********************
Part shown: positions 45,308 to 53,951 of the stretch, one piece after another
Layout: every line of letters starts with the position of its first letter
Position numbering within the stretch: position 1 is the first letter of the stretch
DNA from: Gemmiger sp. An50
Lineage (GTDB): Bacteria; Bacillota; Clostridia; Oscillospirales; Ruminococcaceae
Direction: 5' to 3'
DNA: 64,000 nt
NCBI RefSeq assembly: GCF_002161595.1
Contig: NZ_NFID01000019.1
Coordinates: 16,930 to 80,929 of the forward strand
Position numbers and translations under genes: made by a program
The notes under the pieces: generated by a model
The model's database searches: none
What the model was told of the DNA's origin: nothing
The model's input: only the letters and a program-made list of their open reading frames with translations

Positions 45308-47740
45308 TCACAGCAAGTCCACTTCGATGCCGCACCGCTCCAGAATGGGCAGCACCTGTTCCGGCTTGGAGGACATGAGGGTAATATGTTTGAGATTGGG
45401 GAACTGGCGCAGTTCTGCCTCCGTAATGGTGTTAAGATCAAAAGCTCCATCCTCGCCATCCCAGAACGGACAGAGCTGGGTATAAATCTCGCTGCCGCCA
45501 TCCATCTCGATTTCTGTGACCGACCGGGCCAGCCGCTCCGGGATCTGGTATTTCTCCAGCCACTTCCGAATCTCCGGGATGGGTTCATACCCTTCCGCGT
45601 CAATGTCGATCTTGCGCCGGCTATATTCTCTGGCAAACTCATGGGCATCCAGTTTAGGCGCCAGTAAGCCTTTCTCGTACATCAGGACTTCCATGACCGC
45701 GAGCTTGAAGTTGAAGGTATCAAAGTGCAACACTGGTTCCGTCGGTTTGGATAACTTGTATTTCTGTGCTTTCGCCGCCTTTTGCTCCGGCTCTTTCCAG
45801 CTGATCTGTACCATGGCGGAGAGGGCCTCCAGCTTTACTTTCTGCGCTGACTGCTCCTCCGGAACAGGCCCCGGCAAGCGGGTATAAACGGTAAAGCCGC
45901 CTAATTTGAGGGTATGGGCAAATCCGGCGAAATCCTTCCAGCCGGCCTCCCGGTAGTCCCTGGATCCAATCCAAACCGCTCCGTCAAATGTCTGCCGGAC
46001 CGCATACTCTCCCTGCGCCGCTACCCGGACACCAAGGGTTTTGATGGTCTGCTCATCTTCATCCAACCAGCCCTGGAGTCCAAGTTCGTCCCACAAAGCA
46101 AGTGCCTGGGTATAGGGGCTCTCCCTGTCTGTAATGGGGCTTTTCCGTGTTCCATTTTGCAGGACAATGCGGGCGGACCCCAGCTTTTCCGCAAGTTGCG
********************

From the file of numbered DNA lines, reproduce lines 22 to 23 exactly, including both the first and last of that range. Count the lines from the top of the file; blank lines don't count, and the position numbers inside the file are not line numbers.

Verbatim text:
45801 CTGATCTGTACCATGGCGGAGAGGGCCTCCAGCTTTACTTTCTGCGCTGACTGCTCCTCCGGAACAGGCCCCGGCAAGCGGGTATAAACGGTAAAGCCGC
45901 CTAATTTGAGGGTATGGGCAAATCCGGCGAAATCCTTCCAGCCGGCCTCCCGGTAGTCCCTGGATCCAATCCAAACCGCTCCGTCAAATGTCTGCCGGAC